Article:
There’s something about the build-up to a band’s third album. A make-or-break ho hum that is often unavoidable. Will they cleanse the nasty aftertaste from a sophomore slump? Will they hit a plateau after a promising progression? Will they continue to demonstrate genuine talent after two terrific releases, solidifying itself as more than another overnight blogosphere sensation? Will they drop a dud and fizzle into mediocrity? Wasn’t it J Mascis that said, “Anticipation/is making me wait/ keeping me waiting?”
For Beach House, the third album finds the Baltimore, Maryland-based duo with a new home, Sub Pop, one of the biggest players in today’s independent music world. Victoria Legrand and Alex Scally released their eponymous debut and follow-up, Devotion, on local stalwart Carpark Records. Beach House was an enchanting work of bedroom pop. Icy instrumentation lured the listener in, allowing Legrand’s vocals to exercise a certain mystique. It showcased songs such as “Apple Orchard,” with the capacity to slowly envelop one’s every thought like a steady snow falling on a bed of dry leaves. Beach House quickly drew somewhat apt comparisons to Mazzy Star. However, one could tell that Legrand and Scally were fashioning their own coat.
Devotion further evidenced Beach House’s construction of a singular style. Though the band seemed to be creeping away from the bedroom, their second release built on the magical simplicity of Beach House. The subtly beefed-up production provided a sturdier device, allowing Legrand and Scally to better showcase their increasing propensity for creating sublime slow jams. Whereas many a band has trouble with its follow-up record, Beach House took a step forward with Devotion and in the process drew praise from critics and peers alike.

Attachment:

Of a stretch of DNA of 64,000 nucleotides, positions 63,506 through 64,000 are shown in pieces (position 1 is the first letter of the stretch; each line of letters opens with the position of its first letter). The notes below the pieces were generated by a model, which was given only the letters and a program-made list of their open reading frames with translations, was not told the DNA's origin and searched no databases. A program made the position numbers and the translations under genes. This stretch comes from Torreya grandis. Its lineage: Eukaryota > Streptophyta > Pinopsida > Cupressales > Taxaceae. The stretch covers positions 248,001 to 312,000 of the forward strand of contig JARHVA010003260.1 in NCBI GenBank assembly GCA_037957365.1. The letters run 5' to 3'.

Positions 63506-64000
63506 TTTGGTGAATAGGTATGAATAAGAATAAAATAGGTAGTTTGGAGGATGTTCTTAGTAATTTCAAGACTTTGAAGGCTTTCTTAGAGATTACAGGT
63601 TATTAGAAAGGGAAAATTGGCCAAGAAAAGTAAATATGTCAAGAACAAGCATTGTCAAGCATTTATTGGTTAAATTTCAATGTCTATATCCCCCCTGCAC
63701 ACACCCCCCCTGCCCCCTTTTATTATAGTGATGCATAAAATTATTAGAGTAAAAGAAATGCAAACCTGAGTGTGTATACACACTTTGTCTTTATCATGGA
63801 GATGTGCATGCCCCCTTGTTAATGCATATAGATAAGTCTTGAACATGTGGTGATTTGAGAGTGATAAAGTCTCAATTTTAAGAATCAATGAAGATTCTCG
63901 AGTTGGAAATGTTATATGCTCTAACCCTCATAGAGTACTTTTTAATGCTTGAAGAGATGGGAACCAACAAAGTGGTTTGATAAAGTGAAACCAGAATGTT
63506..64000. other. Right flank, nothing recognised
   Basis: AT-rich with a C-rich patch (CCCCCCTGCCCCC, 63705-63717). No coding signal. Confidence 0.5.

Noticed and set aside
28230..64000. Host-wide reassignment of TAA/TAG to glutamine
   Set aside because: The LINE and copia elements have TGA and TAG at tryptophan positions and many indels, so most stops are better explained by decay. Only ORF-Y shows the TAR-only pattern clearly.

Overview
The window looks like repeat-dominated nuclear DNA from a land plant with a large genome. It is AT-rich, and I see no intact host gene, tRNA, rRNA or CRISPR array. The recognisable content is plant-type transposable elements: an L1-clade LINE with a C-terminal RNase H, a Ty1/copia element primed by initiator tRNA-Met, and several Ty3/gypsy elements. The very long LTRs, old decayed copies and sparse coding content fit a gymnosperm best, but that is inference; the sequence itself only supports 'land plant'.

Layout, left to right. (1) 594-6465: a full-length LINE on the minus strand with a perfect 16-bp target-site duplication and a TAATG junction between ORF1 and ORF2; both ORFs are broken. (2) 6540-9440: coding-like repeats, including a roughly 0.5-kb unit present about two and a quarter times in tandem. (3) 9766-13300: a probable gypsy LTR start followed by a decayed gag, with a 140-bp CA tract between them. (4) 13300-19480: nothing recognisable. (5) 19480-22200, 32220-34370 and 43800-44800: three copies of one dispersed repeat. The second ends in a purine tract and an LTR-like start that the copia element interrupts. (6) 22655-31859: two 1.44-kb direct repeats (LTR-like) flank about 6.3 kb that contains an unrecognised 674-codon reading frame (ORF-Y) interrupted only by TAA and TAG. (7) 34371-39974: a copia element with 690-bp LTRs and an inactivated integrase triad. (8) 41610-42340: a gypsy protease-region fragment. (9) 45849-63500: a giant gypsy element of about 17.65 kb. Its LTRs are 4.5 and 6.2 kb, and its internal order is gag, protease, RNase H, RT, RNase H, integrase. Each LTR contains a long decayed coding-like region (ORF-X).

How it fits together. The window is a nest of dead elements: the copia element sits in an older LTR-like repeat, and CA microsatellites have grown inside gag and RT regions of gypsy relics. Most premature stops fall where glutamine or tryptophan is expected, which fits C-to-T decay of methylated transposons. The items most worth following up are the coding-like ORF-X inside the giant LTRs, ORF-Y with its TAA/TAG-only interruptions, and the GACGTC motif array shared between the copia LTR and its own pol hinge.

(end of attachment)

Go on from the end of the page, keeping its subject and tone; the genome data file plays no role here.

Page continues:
Which brings us to Teen Dream, ten songs of irresistible majesty recorded with producer Chris Coady (TV On the Radio, Yeah Yeah Yeahs, Blonde Redhead) in a converted church in upstate New York. From the initial notes of “Zebra,” one notices an increased urgency in the band’s music. The elements that made their first two albums so alluring are still present: Legrand’s smoky vocals, lush organs, the synthetic drum pulse and Scally’s slithering guitar licks. But this is a much larger Beach House. Vocal layering, crashing cymbals and propulsive melodies meld on “Zebra” to create one of their most grandiose tracks to date. And it’s only the first cut on the album.
“Silver Soul,” the next track, is no less beautiful. The steady burner churns crusty guitars, ambling beats and Legrand’s repeated chorus of “it is happening again,” slowly shaping a skyward-reaching tower of sound. The heavenly vibe carries over onto “Norway,” the album’s lead single. Legrand’s voice floats above a choir of delicate backing harmonies and a driving rhythm—the only tether that keeps the song from drifting beyond the cotton candy clouds. It sounds like a modern interpretation of what would have been a Spector girl-group standard. Four minutes of psychedelic, bubblegum ecstasy.
Throughout this initial stretch, Legrand’s vocals are nothing short of otherworldly. The next three songs on Teen Dream make the case for her as one of the most arresting singers in modern music. “Walk in the Park,” presents a fresh take on the textbook Beach House song. Rich guitar tones and a clattering drum pulse swirl into the familiar, dense organ, creating a hypnotic foundation for the songstress’ haunting croon. “Used to Be” is a rollicking dreamboat; if ever there were a tune to listen to while coasting along in a Cadillac convertible, this is it. “Lover of Mine” takes a darker slant; Legrand reveals her sultry side on a mid-tempo pop number everyone will wish played at their senior prom.
Do not forget that Beach House is a duo. Scally’s riffing during the second verse of “Lover” serves as a good reminder. As do his eerie harmonies on “Silver Soul” and the aforementioned “Lover.” Furthermore, his slinking six-string style adds sinew to “Better Times” and “10 Mile Stereo.” On the latter, Legrand’s words transcend a shimmering song structure. But perhaps Scally’s most compelling contribution is found in the gorgeous keyboards he plays on “Real Love.” Like Beach House as a whole, there is nothing overly ornate about his parts; just brilliant, simple flourishes crafted into unbelievable pop songs.
“Take Care” might be the perfect ending for Teen Dream. The song shows a group completely in control. Every element is present: crystalline organ lines, subtle guitar licks, sturdy percussion and stunning vocals. With their third full-length effort, Beach House forces the listener to re-examine pop music status quo while taking another giant stride as a band. In doing so, Victoria Legrand and Alex Scally throw down the gauntlet for the rest of 2010